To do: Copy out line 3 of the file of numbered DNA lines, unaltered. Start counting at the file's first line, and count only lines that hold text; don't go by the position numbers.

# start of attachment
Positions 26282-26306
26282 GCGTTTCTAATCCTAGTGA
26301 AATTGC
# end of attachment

26301 AATTGC